Find a profitable property

The Jason Cohen Pittsburgh guide to beginning the investment process.

DO I NEED A REAL ESTATE AGENT?

HIRING AN AGENT

FINDING LEADS

FORECLOSURES & SHORT SALES

DETERMINING PROFITABILITY

MARKET VALUE

FIND THE ARV

THE 70% RULE

SHOULD I GET AN AGENT?

Many experienced investors have made the wise decision to become agents. But, if you're just starting out in real estate, Jason Cohen Pittsburgh recommends working with a real estate agent. An agent, or a Realtor, is an extremely valuable asset in the search, purchase, and sale of investment properties.

 

PROPERTY SEARCH

The Multiple Listing Service is the single most valuable resource in finding investment properties. The MLS  shows available homes by area, price, and status (whether it is under contract, etc.). A real estate agent can help interpret these listings and find value.

 

NEGOTIATIONS

A real estate agent should be your advocate in negotiating a sales price with the seller. The agent handles the bids and .

 

SELLING

A real estate agent's marketing is extremely helpful if you decide to sell your investment property. A knowledgeable agent can find comparable properties in the area to set an appropriate sales price. Help with staging and showing the home gets the property sold more quickly — you don't want the stigma of having a house that sits on the market for long.

 

WHAT TO LOOK FOR IN AN AGENT

As an investing group, Jason Cohen Pittsburgh always works with agents who area amenable to investors. We have a different criteria than owner-occupied buyers. It is essential for an investor to work quickly, and we're looking for return on investment as opposed to a great place to live. Finding an agent, or Realtor, who has experience working with investors is key to finding an agent who will be a good partner in the entire investment process.

FINDING LEADS IN A CROWDED MARKET

The potential in real estate investment is no secret. The market is rife with competition. When depending on MLS listings for leads, it's often about how quickly you can pounce on a property. This is far from a fail-safe strategy. At Jason Cohen Pittsburgh, we advise you to have multiple sources for investment leads.

 

REI CLUBS

Real Estate Investment Clubs are a great resource for any investing neophyte. These groups host meetings where local like-minded investors can get together and exchange ideas. Often, REI clubs bring in guest speakers to help educate members about investment strategy. They're also a valuable way to make connections with other investors and learn about properties that may be available.

 

WHOLESALERS

A real estate wholesaler acquires property in bulk. These investors don't actually repair or hang onto a property for long. They get the home under contract and quickly flip it to another investor who will be in for the long haul. You can get great deals from wholesalers, as they often buy homes below market value. Having a relationship with a wholesaler can get you on the contact list when a property is available. An REI club is a great place to network with wholesalers.

SHORT SALES & FORECLOSURES

You can get great deals in real estate when buying foreclosure and short sale properties. The process for purchasing these homes is different than standard transactions in which the owner is willingly selling the property. The profit potential is huge, but you should be well-versed in the process.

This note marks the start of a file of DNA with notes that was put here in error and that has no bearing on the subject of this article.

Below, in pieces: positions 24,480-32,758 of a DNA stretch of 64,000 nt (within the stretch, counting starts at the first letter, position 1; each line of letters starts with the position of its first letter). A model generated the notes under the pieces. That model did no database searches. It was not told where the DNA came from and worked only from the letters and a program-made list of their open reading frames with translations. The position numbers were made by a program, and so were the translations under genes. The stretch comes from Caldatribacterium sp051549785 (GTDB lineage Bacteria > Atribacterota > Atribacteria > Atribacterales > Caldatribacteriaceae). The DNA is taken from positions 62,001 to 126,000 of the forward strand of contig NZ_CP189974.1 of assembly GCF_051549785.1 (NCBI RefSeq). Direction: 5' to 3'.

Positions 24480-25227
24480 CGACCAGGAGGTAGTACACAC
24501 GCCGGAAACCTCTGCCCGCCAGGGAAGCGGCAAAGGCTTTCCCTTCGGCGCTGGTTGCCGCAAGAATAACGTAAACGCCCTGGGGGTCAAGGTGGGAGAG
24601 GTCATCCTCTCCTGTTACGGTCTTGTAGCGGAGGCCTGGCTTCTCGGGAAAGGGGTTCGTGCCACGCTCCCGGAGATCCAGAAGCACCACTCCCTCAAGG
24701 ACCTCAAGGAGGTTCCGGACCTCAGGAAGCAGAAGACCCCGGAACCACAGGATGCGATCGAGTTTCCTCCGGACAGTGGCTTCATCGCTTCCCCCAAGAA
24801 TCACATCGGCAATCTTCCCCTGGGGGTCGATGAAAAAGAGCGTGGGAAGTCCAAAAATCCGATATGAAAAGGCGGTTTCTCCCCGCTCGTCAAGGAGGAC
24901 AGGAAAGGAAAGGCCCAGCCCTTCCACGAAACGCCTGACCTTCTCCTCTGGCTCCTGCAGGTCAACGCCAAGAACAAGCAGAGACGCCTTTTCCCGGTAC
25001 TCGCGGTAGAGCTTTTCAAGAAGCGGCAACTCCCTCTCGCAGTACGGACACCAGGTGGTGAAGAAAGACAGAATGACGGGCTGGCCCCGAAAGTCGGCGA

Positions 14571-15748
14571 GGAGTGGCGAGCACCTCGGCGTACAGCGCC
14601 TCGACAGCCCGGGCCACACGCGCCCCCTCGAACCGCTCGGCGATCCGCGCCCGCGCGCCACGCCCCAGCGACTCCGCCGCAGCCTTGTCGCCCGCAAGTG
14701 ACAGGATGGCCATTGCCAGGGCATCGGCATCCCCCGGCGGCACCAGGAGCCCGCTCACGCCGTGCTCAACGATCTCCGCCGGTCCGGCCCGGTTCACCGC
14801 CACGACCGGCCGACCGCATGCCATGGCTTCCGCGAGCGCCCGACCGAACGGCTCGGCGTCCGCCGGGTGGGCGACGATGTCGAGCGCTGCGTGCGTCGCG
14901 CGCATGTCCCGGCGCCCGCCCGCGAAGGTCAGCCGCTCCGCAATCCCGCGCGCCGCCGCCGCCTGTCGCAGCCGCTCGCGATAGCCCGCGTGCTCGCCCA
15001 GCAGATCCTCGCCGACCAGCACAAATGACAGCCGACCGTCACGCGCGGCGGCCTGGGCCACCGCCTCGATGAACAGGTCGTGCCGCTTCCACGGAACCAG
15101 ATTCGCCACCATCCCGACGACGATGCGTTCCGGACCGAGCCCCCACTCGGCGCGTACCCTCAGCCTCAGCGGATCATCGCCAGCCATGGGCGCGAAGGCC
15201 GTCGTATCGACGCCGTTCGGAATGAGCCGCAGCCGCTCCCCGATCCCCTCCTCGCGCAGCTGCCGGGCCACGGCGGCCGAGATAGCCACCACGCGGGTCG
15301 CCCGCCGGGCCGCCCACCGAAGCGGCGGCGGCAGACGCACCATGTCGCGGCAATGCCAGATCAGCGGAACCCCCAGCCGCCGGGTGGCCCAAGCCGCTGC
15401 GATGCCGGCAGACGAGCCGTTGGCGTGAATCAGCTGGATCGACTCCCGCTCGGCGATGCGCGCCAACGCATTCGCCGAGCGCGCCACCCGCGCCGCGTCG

SHORT SALES

A short sale occurs when an owner owes more than the property is worth. The bank does not yet own the home, but in order to perform a short sale, the bank must be willing to accept a lower offer, which is often below market value. The owner is facing foreclosure — the closer they are, the lower the asking price. However, banks don't want to have to sell a home at a lower price, so "short sale" often becomes a misnomer and the negotiation process can be quite lengthy. Yet the banks usually still see this as a better option than foreclosure due to all the fees they incur when they own a property.

 

FORECLOSURE

At this point, the bank owns the property and you deal directly with them when purchasing a foreclosure. Because the federal government prefers that homes be owner occupied, occupant buyers get the first shot at these properties. So, watch them closely on the MLS. After the requisite time period has lapsed, investors have their chance at buying these properties. Sometimes foreclosures will be in such poor condition that they don't qualify for financing. Since not all banks will make the necessary repairs, this tends to eliminate many buyers. You have the opportunity for huge profit on these properties.

PROJECTING PROFIT

DETERMINE MARKET VALUE

This is best left to an agent. In order to get the most accurate understanding of market value, you'll need to examine comparable properties in the area that have sold in the past six months. A professional opinion is the key to accuracy here. If you plan to rent the property, it's equally important to determine market rents to gauge how much you can earn from tenants.

 

AFTER REPAIR VALUE

The ARV is essential in figuring out your profit. Calculate how much your planned repairs will raise the value of the home while also keeping track of all the expenses you project to incur in the renovation phase.

 

CONSIDER ALL THE COSTS

Don't forget the marketing costs that you'll incur when selling or renting the property. Always be conservative and estimate on the higher end. Leave padding in your costs to account for any unforeseen circumstances that may arise. Trust Jason Cohen Pittsburgh on this — there are always surprise costs.

 

THE 70% RULE

This informal industry guideline states that a solid investment costs no more than 70% of the ARV minus the repair costs. So:

 

Purchase Price < (0.7 x ARV) - Repair Costs